byte[] raw = mVideoControl.getSnapshot(null); Image image = Image.createImage(raw, 0, raw.length);

3.2 Wireless Message API (JSR-120)

The J2ME Wireless Toolkit supports the Wireless Messaging API(WMA) with a sophisticated simulation environment. WMA 1.1 (JSR 120) enables MIDlets to send and receive Short Message Service (SMS) or Cell Broadcast Service (CBS) messages. WMA 2.0 (JSR 205) includes support for MMS messages as well.

3.2.1 Creating a Message Connection

To create a client Message Connection just call Connector.open(), passing a URL that specifies a valid

WMA messaging protocol. MessageConnection mc = (MessageConnection)Connector.open(addr);

3.2.2 Creating and Sending a Text Message

The connection is a client, the destination address will already be set by the implementation (the address is taken from the URL that was passed when the client connection was created). Before sending the text message, the method populates the outgoing message by calling

setPayloadText().

TextMessagetmsg=(TextMessage)mc.newMessage(Messa

geConnection.

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TEXT_MESSAGE);

tmsg.setPayloadText(msg);

mc.send(tmsg);

4. Prototype

In the prototype system, if the difference between real- time image and template reaches a predefined

Figure 4: System Architecture
Figure 4: System Architecture

Correlation value, moving objects are considered to appear. Then the handset will send out an alert MMS. Since the device has good mobility, it can be put anywhere including those area not covered by other surveillance system. And it can be deployed rapidly in emergency.

5. System Requirements

Java enabled Mobile phones with minimum 1.3 MP Camera.

Mobile phone with Video capturing facility.

All embedded platforms with camera equipped and JSR135(MMAPI)/JSR120(WMA) supported can install this system.

MMS functionality enabled SIM card.

6. Expected Results

The proposed system can be implemented in any java enabled phones using SUN JAVA Wireless Tool kit 2.5 and JAVA ME (Micro Edition) SDK 3.0. The Java application created using the environment mentioned above is installed in the mobile phone to be used for surveillance purpose. The owner has another mobile with MMS activated network on the other hand. When a suspicious object is detected, the corresponding image is sent to the owner mobile through MMS. The owner’s mobile number is stored in the surveillance mobile.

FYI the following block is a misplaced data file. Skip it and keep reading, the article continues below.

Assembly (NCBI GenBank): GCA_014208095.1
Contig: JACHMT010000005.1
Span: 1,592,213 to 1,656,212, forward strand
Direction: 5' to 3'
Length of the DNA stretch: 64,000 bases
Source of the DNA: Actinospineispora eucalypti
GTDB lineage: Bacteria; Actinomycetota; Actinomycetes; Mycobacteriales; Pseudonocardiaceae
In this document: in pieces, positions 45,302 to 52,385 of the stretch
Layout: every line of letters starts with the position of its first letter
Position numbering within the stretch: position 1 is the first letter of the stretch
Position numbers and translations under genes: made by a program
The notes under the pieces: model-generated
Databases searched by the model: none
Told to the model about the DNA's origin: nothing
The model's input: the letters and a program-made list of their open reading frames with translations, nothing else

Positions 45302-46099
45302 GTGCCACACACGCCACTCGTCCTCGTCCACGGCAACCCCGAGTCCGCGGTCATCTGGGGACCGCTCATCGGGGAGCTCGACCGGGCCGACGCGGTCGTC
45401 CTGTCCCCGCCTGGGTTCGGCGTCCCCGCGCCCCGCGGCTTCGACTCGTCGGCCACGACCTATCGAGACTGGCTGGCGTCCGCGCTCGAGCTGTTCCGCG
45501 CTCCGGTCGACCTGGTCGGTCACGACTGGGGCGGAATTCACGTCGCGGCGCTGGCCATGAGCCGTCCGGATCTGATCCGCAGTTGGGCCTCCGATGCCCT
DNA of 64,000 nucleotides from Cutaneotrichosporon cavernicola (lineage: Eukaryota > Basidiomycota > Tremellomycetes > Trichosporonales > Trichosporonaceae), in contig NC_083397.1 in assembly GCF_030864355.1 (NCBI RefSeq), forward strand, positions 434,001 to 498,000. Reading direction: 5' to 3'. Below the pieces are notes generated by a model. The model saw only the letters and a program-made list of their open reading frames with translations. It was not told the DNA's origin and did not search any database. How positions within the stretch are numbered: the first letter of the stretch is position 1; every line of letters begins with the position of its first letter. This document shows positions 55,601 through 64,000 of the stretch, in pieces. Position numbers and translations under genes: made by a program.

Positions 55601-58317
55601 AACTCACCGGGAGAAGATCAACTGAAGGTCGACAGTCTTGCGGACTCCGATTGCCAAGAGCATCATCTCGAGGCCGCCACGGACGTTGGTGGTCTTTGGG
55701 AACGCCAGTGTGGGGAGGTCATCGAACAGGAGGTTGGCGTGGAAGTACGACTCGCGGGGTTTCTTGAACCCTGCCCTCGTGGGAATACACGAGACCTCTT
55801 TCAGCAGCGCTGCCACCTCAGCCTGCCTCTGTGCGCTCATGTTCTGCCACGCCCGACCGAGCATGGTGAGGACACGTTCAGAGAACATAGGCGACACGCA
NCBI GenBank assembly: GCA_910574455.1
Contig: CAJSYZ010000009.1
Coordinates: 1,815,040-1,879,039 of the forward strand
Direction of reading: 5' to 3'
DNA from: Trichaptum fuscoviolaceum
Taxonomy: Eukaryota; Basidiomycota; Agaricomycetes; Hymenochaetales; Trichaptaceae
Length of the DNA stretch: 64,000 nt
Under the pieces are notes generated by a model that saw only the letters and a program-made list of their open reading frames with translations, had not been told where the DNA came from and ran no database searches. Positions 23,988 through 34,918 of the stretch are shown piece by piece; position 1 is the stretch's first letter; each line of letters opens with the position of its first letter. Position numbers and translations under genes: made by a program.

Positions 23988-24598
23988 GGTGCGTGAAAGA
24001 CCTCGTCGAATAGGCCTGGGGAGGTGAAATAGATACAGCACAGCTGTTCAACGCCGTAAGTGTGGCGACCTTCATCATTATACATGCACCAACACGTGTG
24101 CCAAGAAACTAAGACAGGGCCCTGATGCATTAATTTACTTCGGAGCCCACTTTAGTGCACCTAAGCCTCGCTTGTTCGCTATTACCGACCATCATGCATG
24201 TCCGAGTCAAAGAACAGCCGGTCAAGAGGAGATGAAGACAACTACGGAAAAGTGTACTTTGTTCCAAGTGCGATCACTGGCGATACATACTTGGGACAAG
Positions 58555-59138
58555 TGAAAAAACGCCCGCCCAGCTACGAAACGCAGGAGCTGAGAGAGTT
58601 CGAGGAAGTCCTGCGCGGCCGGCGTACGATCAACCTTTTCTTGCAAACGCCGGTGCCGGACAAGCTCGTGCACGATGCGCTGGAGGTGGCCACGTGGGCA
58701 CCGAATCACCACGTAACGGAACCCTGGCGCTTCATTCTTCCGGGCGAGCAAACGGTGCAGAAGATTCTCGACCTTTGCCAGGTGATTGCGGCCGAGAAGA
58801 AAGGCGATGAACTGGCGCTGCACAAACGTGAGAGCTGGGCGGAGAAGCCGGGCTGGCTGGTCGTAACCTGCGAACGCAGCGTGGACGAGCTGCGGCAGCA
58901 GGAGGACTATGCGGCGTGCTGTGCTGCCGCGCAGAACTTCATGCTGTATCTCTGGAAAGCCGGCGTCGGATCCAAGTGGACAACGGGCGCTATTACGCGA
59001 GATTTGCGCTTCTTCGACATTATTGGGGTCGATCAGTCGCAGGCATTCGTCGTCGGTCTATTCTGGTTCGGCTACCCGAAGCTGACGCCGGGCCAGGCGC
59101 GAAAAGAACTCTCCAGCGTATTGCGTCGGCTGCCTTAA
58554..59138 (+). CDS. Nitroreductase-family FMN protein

7. Conclusion

The motion detection method using cross correlation led to the development of autonomous systems, which also minimize the network traffic. With good mobile ability, the system can be deployed rapidly in emergency. And can be a useful supplement of traditional monitoring system. With the help of J2ME technology, the differences of various hardware platforms are minimized. All embedded platforms with camera equipped and JSR135/JSR120

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supported can install this system without making any changes to the application. Also, the system can be extended to a distributed wireless network system. Many terminals work together, reporting to a control center and receiving commands from the center. Thus, a low-cost wide-area intelligent video surveillance system can be built. Further more, with the development of embedded hardware, more complex digital image process algorithms can be used to give more kinds of application in the future.

8. Acknowledgements

We would like to thank the Authors Renzo Perfetti, Daniele Casali and our tutors Smitha H and Karthi R for giving many helpful suggestions.

9. References

1.

An Efficient Moving Object Detection and Description Tao Xia1, Chaoqiang Liu2, Hui Li2 Centre for Wavelets, Approximation and Information Processing, National University of Singapore Temasek Laboratories and Centre for Wavelets, Approximation and Information Processing, National University of Singapore

2.

A J2ME-Based Wireless Intelligent Video Surveillance System Using Moving Object Recognition Technology Lizhong Xu , Zhong Wang , Huibin Wang , Aiye Shi , Chenming Li College of Computer and Information Engineering Hohai University Nanjing, P. R. China 210098

3.

Detection of Moving Images Using Neural Network P. Latha, L. Ganesan, N. Ramaraj, and P.

V.

Hari Venkatesh

4.

Moving object detection Renzo Perfetti, Daniele Casali, Giovanni Costantini

5.

Javed, O. and Shah, M., “Tracking and Object Classification for Automated Surveillance,” Proc European Conf. on Computer Vision (ECCV), 2002.

6.

M Valera, SA Velastin, Intelligent distributed

surveillance systems: a review. IEE Proceedings on Visual Image Signal Processing, April. 2005, vol. 152, vo.2, pp.192-204.

7.

M.

Piccardi, Background subtraction techniques: a

review, IEEE International Conference on Systems, Man and Cybernetics, Oct. 2004, vol. 4, pp. 3099–

3104.